About a year ago, I sat down with legendary (yeah, legendary) Santa Fe DJ Maynard Del Mar to discuss changes to radio station KLBU 102.9 FM [A Sharp, May 1, 2011: “Radioactivity”]. Del Mar, along with fellow Santa Fe deck-master Yon Hudson, were working with Hutton Broadcasting’s operations director Ira Gordon to revitalize the station with a format change from smooth jazz and world music to hip-hop, dubstep, indie-pop and beyond.
Not counting Steve Terrell’s and Sam Atakra’s shows on KSFR, however, I don’t often listen to the radio, so once my column went to print, I went back to my world of mid-’90s Boston hardcore.
But then I ran into Sol Bentley, aka DJ Dynamite Sol, the other night at Allsup’s and learned that he has since taken over the station, known as Blu102. “Between DJ work, being an MC with The Unknown, engineering, producing and more, I’d done everything I could think to do in music except for radio work,” Sol says. “So when Ira [Gordon] called me up, I jumped at the opportunity.”
Here we have a man with music tastes so varied that tuning to Blu102 now means you’ll hear anything from Chromeo and Deee-Lite to older Fugees, Justice, Saint Etienne and more. “I don’t care if it’s polka, man…if the music grooves, I’m into it,” Sol says.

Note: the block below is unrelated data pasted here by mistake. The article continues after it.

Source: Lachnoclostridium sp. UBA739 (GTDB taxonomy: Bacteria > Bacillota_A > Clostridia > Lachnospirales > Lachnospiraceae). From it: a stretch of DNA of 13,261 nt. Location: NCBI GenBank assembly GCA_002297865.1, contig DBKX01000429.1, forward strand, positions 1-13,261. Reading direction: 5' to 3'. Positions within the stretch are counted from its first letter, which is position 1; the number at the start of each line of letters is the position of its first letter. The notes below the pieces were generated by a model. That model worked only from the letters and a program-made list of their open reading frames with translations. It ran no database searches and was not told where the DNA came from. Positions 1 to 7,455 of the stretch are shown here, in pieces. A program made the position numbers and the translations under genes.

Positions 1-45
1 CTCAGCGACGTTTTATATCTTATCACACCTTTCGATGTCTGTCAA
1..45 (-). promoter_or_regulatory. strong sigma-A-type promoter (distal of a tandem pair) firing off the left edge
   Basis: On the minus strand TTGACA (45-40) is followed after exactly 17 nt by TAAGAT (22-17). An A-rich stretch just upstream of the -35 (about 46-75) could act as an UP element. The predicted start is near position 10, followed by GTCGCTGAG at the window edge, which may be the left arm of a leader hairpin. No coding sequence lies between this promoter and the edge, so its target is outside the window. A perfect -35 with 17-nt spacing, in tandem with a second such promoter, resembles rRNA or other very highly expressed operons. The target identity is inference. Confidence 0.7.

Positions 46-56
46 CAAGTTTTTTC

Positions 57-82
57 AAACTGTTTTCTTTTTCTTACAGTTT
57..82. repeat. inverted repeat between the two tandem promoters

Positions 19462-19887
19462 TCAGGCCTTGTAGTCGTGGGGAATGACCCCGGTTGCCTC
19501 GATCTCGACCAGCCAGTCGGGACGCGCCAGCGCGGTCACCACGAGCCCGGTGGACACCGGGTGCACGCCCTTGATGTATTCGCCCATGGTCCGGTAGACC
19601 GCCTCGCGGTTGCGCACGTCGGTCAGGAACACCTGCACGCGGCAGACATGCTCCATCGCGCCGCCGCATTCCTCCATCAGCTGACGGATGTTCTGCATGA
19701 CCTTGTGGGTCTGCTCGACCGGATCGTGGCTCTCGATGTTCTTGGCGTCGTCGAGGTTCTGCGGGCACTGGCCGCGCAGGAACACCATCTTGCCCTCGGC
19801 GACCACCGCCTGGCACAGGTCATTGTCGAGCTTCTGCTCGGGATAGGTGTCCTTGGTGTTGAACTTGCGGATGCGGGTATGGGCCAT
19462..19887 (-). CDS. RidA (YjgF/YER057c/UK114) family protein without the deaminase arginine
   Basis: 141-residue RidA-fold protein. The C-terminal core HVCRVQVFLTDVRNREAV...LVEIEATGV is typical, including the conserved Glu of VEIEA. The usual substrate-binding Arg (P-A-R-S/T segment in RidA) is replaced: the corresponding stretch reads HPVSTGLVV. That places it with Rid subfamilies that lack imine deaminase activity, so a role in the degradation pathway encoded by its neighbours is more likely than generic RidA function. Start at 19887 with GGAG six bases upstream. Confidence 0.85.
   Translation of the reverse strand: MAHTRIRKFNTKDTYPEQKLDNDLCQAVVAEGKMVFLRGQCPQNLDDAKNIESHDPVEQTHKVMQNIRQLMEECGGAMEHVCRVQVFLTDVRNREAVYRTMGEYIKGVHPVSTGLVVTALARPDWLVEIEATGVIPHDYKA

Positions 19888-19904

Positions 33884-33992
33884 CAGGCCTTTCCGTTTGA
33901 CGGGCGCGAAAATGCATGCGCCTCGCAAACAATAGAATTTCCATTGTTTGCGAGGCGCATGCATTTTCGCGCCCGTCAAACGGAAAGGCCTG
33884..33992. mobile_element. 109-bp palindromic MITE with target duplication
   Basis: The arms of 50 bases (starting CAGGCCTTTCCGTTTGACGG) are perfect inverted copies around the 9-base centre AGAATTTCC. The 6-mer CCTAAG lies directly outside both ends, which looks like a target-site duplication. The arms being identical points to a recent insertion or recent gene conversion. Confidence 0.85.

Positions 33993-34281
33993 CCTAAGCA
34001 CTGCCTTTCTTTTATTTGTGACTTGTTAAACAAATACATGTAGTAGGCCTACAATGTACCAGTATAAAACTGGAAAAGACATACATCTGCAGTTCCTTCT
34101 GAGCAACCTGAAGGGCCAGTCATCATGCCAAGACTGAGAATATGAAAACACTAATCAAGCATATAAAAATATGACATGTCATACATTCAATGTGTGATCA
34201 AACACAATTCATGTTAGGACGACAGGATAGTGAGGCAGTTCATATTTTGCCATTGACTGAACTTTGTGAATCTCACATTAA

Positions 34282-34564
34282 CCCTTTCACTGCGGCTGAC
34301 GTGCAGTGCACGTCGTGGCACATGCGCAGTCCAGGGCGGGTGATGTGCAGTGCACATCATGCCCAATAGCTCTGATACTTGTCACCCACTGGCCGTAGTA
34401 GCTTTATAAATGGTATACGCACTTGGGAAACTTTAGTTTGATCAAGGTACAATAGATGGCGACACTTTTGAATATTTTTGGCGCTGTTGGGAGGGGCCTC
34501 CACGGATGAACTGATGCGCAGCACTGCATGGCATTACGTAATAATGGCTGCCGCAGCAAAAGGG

Certainly Blu102 is bent on big-time modern hits, but it is more eclectic than just about any other radio station out there, local or otherwise.
A lot of the credit goes to the diverse lineup of DJs working for the new station. Sol and Hudson host a variety of shows and timeslots through the week (most notably Sol’s live on-air improvisations), and local music nerds like Brian Hardgroove, Gabe Gomez and Mr. Kali hop on the airwaves to lend a hand with the station’s newfound commitment to musical diversity.
“Our main goal is to shake it up and get interactive, and we’re making that progress,” Bentley says. “Scott [Hutton] has been amazing in terms of support and pretty much letting us know that he believes in what we’re doing, and he’s willing to give us the time and resources to make it happen.”
Making it happen also means leaving room for local artists—send in your tracks, y’all—so that’ll hopefully quiet a few whiners around town.
Since my interview with Sol, I’ve been bumping Blu102 pretty much constantly. I can’t honestly say that every song is a gem, but I have found a lot to like. I’m one of the biggest culprits of dismissing radio as little more than a sales tool, but Santa Fe has a stable of locally owned radio stations employed by hardworking local musicians who want nothing more than to make the medium cool again. Sol Bentley and Blu102 have shown that broadcasting isn’t just for soulless monsters, and it turns out decent music does get airplay if you just know where to listen.
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